The color scheme of the Harvey Park logo shown above pays homage to the colorful, nationally renowned jazz-age orchestra leader and his sprawling Black and White Ranch, on which the southwest Denver neighborhood was built...
Born in Denver in 1890, Paul Whiteman was a classically trained violinist who would gain national recognition as a jazz-influenced band leader best known for a string of number-one hits that started with "Rhapsody in Blue" and ended with "Smoke Gets in Your Eyes."
Whiteman purchased the Black and White Ranch, eight miles south of downtown Denver, in the early 1920s as a retirement gift for his father, Wilberforce Whiteman, a West Denver High School music teacher who had dreams of being a farmer. To enhance the ranch's name, Wilberforce had big plans to raise black-and-white cattle, as well as pigs and chickens, but he lacked the skill and eventually sold out.
Harvey Park was named for Arthur "Tex" Harvey, who bought the Black and White Ranch in 1948 for $158,000. With the help of a developer, Harvey built 1,662 homes on the 318 acres surrounding his ranch house for a tidy profit of $30 million, and petitioned Denver for annexation in 1953. The giving nature and good fortune of these two pioneers continues to this day in Harvey Park native Theresa Richter...
Harvey Park neighborhood icon Theresa Richter.
Envied across the neighborhood for her thick hair, practically perfect children and coordinated-casual wardrobe, Theresa Richter has won the hearts of Harvey Parksters with her brilliant smile and loyal commitment to the special educational needs of children challenged by autism spectrum disorders.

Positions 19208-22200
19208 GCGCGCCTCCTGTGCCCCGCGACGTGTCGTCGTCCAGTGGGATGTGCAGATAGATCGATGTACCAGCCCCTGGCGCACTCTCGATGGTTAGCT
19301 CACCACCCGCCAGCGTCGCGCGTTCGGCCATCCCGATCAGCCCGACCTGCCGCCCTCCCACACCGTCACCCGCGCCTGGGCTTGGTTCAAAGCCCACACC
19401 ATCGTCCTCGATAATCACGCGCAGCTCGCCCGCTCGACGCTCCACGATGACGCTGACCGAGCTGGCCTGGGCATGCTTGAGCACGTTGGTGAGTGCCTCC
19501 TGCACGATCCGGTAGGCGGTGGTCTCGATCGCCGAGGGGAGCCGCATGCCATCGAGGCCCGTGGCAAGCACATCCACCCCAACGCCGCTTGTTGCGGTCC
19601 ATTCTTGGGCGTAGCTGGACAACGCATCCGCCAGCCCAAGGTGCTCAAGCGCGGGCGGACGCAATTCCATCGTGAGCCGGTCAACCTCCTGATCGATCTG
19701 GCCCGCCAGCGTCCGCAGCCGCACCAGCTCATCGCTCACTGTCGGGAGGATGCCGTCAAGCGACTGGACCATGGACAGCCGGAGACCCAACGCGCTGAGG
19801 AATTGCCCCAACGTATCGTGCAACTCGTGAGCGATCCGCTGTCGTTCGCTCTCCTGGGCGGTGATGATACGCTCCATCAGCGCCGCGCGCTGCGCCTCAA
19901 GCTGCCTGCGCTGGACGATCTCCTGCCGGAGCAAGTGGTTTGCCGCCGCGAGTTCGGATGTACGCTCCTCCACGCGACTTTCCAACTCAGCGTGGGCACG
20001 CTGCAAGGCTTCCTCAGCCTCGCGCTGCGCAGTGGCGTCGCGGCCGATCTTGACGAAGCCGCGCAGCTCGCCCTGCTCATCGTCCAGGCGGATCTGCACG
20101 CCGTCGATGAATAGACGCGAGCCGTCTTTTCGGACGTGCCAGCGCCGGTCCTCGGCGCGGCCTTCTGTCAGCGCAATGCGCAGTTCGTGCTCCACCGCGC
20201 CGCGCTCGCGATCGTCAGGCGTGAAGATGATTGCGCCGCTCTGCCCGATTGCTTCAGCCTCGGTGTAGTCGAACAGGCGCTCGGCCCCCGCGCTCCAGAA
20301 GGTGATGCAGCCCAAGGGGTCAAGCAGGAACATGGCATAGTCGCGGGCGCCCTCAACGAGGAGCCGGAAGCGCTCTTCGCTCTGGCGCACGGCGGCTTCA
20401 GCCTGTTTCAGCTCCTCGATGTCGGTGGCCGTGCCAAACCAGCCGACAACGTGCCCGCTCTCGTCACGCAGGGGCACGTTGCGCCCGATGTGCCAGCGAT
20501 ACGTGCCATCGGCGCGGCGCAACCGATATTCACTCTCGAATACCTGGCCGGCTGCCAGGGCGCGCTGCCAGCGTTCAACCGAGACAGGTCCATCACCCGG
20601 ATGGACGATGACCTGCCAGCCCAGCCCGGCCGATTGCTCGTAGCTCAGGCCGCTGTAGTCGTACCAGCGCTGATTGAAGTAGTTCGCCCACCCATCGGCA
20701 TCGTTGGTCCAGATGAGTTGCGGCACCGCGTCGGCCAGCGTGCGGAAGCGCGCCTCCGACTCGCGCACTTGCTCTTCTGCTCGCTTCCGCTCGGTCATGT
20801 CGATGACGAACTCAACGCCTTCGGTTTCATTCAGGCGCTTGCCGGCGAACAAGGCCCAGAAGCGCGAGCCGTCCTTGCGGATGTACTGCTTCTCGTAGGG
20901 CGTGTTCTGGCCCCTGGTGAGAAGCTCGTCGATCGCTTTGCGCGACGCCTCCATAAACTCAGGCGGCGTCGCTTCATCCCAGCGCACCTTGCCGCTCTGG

If you like this story, consider signing up for our email newsletters.
SHOW ME HOW
You have successfully signed up for your selected newsletter(s) - please keep an eye on your mailbox, we're movin' in!
Theresa Richter started her work with special needs students at the Denver Public School nearest her home. At Doull Elementary, she met other educators who believed that a small school with a controlled environment would have a greater educational impact on children with autism and developmental disabilities. In 2005, she quit her job, cashed in her savings and joined five other educators to open the Joshua School, a private, nonprofit educational and therapeutic day treatment center for individuals and families challenged and enriched by autism spectrum disorders and developmental disabilities.
In her spare time, Theresa enjoys fine wine, funny stories, and farming. Being a homebody, she is able to pursue these gregarious activities from her organically decorated home. With neighbors like Theresa, Paul Whiteman would be proud that his gift ranch just keeps on giving in Harvey Park.
More from our Kenny Be/Comics archive: "Mike Rusconi is a Speer neighborhood icon: Kenny Be's Hip Tip."